Co-signed amicus briefs
FVAP co-signed friend-of-the-court (amicus) briefs in the following cases, which were decided in favor of the party FVAP supported. These cases can be cited in trial court.
Dollar General Corporation v. Mississippi Band of Choctaw Indians (2016) 136 S.Ct. 2159. An equally divided U.S. Supreme Court (4-4) affirmed, without opinion, a Fifth Circuit ruling (Dollar General Corp. v. Mississippi Board of Choctaw Indians (5th Cir. 2014) 732 F.3d 409) that American Indian Nations’ tribal courts have jurisdiction to decide civil cases involving non-tribal members’ activities on tribal lands. FVAP co-signed an amicus brief to the U.S. Supreme Court, authored by the National Indigenous Women’s Resource Center, supporting the authority of tribal courts to exercise civil jurisdiction over non-Natives who commit acts of abuse or sexual assault on tribal lands.
C.S. v. W.O. (2014) 230 Cal.App.4th 23. Borrowing money to expedite transcripts for appeal is not basis to revoke fee waiver when person is on public benefits; denial of fee waiver is denial of access to courts for impermissible reason.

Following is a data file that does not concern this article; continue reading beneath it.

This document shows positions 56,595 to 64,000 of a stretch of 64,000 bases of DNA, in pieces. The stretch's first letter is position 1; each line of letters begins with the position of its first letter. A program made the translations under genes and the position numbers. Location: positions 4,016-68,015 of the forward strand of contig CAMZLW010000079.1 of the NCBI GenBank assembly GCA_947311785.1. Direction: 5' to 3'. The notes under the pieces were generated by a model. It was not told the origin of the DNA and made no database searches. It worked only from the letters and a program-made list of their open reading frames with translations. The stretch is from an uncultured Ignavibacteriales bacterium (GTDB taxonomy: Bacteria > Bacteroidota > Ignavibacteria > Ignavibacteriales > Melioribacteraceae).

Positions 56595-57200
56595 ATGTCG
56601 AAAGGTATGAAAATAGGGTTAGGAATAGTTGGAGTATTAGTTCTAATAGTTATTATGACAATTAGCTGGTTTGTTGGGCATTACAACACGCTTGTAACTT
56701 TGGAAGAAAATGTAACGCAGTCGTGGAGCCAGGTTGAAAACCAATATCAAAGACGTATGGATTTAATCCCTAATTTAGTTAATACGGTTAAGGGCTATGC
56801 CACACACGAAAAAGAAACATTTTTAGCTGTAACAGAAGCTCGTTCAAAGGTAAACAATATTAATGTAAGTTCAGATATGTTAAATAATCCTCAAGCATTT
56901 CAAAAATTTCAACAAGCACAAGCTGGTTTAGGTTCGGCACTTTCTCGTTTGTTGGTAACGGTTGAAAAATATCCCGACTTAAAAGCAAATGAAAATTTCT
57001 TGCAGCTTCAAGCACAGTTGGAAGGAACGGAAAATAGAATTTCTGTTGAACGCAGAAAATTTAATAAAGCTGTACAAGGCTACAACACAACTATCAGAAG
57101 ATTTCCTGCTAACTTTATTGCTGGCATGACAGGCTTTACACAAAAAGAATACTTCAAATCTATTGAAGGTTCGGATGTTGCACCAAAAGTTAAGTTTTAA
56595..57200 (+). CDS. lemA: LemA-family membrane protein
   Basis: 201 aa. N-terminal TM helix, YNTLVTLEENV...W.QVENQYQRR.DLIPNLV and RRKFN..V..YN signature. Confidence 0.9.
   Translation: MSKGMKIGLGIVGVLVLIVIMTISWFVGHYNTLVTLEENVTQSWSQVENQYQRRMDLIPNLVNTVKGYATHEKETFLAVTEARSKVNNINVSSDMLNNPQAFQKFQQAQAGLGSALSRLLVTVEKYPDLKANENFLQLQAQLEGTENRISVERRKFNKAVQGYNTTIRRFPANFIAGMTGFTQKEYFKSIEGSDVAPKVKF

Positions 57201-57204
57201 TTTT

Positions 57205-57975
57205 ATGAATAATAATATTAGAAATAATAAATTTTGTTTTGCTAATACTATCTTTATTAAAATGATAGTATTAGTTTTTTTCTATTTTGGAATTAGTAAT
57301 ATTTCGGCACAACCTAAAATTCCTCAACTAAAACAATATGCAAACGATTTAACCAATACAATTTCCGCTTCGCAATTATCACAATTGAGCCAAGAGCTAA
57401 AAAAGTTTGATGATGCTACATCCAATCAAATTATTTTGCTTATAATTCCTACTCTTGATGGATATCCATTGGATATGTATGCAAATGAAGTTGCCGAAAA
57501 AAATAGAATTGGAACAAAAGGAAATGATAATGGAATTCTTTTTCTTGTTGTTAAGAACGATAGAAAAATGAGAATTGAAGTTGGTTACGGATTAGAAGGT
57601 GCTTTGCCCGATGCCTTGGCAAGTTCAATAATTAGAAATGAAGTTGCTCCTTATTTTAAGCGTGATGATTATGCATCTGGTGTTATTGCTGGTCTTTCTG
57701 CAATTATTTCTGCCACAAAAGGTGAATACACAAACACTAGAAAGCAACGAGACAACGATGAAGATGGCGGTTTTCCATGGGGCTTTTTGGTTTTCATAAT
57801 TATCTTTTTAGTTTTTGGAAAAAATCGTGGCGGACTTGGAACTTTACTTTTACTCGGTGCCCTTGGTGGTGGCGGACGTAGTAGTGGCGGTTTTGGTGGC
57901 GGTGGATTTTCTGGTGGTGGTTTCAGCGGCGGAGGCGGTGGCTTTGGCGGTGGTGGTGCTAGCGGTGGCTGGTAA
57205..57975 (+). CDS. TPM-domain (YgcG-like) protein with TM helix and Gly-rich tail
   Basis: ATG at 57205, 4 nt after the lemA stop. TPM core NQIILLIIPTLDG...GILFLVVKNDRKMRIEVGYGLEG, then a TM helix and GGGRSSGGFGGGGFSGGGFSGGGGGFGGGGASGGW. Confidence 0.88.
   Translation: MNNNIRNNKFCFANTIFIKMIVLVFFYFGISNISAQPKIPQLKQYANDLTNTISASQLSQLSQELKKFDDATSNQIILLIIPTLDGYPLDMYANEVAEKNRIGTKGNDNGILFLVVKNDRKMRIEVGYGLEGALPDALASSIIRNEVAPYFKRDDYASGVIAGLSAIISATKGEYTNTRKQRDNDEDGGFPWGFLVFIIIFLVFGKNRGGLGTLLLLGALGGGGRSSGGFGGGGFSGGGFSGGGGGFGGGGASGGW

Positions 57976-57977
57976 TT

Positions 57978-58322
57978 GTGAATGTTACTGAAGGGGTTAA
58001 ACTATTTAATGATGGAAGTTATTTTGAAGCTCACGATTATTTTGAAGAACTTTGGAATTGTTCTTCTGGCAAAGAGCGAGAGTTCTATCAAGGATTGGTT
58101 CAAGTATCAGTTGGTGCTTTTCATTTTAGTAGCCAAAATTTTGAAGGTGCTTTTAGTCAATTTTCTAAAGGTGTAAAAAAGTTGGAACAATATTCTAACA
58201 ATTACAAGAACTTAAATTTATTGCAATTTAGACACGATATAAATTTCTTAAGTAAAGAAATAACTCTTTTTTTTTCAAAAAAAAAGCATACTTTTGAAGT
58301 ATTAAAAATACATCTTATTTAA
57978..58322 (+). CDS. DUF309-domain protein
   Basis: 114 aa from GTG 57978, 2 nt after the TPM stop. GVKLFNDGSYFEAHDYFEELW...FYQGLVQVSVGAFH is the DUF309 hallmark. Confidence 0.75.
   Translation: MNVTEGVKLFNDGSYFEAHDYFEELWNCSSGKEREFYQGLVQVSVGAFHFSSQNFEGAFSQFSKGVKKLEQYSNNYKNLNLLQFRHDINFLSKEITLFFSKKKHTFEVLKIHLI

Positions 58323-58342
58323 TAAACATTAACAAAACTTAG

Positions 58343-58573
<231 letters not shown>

Lozano v. Alvarez (2014) 134 S.Ct. 1224. U.S. Supreme Court held there is no equitable tolling defense in a Hague Convention case seeking to return a child to a foreign country based on concealment of the child. In a brief citing the work of FVAP Advisory Board member Jeffrey Edleson at length, amici curiae, including FVAP as co-signer, argued that concealment is often necessary because the majority of parents who take children out of the country are women fleeing domestic violence.
Ermini v. Vittori (2d Cir. 2014) 758 F.3d 153. Father’s history of repeated abuse of both the mother and their children constituted a “grave risk” of harm to the children under the Hague Convention) (co-signed amicus brief)